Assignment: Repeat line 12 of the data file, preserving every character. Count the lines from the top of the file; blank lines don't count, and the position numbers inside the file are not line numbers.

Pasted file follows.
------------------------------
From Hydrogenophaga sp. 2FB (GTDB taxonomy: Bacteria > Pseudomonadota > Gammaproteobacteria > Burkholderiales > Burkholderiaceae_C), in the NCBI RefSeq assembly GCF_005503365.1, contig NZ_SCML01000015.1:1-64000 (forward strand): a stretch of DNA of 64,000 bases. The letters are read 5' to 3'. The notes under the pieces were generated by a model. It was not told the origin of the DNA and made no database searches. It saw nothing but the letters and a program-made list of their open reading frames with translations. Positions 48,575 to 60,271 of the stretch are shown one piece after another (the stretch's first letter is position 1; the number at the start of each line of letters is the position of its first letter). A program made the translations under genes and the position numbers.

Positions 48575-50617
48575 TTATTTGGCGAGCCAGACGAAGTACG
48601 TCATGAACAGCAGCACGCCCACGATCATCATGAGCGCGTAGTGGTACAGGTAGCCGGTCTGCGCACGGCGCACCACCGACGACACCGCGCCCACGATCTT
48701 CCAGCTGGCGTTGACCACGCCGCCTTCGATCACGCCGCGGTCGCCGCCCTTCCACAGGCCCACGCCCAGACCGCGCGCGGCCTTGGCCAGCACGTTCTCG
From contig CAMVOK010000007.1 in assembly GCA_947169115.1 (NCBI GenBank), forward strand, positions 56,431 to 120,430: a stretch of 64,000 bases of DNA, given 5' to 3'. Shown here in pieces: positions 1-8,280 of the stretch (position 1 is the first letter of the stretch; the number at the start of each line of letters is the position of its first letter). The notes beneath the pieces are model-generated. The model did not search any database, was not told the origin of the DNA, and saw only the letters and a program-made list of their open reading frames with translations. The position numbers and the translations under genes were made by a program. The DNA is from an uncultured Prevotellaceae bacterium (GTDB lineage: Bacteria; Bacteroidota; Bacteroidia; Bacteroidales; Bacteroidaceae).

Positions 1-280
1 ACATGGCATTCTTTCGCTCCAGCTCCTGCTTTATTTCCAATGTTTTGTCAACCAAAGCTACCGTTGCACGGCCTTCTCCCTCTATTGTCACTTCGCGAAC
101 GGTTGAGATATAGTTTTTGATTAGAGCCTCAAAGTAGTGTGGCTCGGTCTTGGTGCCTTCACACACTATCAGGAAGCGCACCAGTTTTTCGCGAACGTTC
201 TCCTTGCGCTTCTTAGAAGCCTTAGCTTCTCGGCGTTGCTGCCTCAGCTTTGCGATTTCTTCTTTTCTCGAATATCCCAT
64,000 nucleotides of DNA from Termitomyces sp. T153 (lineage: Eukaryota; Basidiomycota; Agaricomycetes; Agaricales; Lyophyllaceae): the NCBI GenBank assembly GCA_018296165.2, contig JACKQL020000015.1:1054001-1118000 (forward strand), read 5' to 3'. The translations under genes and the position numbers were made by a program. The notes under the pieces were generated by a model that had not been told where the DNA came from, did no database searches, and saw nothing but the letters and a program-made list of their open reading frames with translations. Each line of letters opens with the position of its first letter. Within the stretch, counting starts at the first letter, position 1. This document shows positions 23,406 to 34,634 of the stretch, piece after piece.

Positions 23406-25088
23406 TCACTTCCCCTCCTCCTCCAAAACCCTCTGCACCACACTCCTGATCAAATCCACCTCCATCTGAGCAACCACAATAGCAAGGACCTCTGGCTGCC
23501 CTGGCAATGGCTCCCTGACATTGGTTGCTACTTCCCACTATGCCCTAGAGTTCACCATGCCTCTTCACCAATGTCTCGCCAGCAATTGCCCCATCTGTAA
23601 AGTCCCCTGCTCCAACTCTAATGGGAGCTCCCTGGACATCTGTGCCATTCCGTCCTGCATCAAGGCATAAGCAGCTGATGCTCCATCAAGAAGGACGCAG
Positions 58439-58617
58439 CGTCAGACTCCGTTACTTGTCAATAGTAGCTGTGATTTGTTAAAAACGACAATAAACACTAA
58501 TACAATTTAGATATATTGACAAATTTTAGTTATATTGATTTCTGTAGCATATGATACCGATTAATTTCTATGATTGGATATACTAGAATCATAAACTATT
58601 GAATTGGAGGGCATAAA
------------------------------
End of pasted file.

Positions 23406-25088